The Chrome dev tools are great, but since Chrome is not a browser you ever have to worry about as far as JS performance, and it optimizes things a lot, it doesn't help much with finding bottlenecks of other browsers.
IE 8 has dev tools that let you profile, so you might find that useful, besides the usual Firebug profiler.
But regarding your situation, let me say that just binding an event doesn't result in much CPU load, more of a memory issue, but you shouldn't have to worry unless you're doing something out of the ordinary on your page.
Also if you're concerned in particular about the jQuery.live function, let me quickly explain how it works:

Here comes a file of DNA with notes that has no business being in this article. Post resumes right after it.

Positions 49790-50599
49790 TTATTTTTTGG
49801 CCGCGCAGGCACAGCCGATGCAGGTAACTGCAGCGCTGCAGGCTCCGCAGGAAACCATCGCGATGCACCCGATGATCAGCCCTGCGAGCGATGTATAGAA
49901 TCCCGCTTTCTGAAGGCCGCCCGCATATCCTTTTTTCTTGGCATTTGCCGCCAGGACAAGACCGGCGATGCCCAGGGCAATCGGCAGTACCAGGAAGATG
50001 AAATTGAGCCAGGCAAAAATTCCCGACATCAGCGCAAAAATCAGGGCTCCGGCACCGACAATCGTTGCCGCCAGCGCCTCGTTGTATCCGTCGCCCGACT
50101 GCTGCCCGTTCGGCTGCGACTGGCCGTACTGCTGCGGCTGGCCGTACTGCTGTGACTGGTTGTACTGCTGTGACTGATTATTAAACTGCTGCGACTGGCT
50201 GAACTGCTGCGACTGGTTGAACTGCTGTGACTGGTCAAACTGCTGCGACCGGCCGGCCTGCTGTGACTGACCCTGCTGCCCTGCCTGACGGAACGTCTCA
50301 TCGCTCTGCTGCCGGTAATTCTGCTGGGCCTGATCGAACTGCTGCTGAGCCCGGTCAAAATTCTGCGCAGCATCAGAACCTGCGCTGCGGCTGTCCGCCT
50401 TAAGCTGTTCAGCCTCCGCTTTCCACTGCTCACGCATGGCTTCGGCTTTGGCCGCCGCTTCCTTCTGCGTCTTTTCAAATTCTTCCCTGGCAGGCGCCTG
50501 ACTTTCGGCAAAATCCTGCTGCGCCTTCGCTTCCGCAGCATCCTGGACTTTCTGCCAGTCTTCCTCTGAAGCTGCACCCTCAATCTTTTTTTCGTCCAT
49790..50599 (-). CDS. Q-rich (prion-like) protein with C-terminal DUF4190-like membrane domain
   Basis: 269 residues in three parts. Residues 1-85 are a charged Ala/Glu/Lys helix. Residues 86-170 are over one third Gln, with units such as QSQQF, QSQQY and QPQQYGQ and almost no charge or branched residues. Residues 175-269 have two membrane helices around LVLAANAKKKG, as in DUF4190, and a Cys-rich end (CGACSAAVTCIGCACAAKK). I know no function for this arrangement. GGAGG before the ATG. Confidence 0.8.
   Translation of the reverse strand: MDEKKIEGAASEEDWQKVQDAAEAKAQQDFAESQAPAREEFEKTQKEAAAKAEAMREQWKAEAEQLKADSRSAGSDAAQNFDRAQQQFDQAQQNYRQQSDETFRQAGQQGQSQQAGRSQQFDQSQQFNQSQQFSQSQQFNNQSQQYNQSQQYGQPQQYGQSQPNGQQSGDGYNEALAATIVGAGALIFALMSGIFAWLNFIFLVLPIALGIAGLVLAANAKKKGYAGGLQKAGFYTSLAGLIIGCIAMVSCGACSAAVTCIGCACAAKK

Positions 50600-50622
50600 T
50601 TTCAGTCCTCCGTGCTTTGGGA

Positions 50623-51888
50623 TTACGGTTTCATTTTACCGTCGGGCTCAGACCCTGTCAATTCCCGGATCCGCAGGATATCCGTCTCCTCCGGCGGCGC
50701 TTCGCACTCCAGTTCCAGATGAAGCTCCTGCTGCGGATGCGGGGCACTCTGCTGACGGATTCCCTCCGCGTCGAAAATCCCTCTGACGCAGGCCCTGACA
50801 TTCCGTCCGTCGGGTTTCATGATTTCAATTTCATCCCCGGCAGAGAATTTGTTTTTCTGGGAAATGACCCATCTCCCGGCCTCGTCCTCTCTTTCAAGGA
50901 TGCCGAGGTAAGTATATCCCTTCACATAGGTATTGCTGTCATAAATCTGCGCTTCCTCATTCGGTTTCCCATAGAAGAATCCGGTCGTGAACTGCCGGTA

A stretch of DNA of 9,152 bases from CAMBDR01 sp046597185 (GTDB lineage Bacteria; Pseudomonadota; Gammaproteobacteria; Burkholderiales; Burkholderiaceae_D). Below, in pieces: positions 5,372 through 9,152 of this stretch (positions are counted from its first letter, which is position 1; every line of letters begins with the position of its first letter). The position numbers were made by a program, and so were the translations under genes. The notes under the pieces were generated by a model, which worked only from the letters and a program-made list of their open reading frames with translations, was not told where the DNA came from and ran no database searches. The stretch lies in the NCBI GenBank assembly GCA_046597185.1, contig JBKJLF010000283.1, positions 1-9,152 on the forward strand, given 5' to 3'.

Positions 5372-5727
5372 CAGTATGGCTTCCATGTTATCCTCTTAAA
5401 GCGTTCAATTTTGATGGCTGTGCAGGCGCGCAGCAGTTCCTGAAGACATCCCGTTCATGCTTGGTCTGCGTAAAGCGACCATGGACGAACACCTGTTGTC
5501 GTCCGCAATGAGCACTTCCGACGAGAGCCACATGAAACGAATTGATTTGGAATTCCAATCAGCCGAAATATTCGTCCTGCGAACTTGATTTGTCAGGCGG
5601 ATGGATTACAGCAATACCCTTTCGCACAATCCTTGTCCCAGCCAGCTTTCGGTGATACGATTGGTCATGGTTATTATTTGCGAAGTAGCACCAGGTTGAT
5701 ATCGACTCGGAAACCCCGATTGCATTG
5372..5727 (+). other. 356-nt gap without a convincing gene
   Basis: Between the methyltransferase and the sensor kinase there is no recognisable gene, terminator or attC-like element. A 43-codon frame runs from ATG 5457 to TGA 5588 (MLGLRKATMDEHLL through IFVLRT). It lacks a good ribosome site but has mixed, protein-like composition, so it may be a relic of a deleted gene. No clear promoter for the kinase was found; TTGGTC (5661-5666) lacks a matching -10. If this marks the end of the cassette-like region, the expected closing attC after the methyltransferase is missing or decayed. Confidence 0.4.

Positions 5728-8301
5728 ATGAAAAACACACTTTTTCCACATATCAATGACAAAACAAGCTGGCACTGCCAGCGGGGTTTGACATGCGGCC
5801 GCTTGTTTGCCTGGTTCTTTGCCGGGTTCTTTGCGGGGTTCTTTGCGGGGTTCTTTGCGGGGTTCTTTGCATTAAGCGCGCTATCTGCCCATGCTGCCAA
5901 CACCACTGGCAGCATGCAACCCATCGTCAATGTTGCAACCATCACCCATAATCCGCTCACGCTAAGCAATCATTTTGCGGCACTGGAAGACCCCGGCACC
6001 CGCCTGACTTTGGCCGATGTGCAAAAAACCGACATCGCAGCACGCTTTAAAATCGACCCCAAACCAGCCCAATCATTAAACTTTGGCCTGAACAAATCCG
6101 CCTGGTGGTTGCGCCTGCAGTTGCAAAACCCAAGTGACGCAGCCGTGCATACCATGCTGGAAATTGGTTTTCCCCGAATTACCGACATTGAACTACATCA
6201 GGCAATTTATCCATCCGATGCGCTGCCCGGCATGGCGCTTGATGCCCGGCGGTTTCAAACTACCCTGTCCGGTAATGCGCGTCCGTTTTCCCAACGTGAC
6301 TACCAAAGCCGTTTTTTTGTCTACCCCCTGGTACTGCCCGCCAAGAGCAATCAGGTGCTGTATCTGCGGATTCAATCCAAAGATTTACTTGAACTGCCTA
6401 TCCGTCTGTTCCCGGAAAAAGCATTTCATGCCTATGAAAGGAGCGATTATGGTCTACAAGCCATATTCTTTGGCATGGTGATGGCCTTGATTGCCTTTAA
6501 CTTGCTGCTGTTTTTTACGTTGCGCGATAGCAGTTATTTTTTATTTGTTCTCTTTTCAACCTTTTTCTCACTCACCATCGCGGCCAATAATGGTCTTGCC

Let's say you do
$('#linksWrap a').live('click', fn);
- This creates one, and only one event handler, and attaches it to
- When you click on one of the links, the click event bubbles up the DOM tree, eventually reaching
- jQuery.live detects from which link it actually came from. This info is in the browser Event object.
- jQuery.live applies the
fn within the context of the link that was clicked
So as you see, it's actually pretty efficient. The browser only attaches one event, so memory usage is low, and it also doesn't need to constantly check for new elements, it uses event bubbling in a cool way.
In fact one might argue, that if you are attaching thousands of events to a page, the .live method might be more efficient, assuming you're using good selectors. (e.g.
.something .foo .bar.baz requires a lot of traversal and bubbling, but
#parentOfTheLinks a.links will be quick)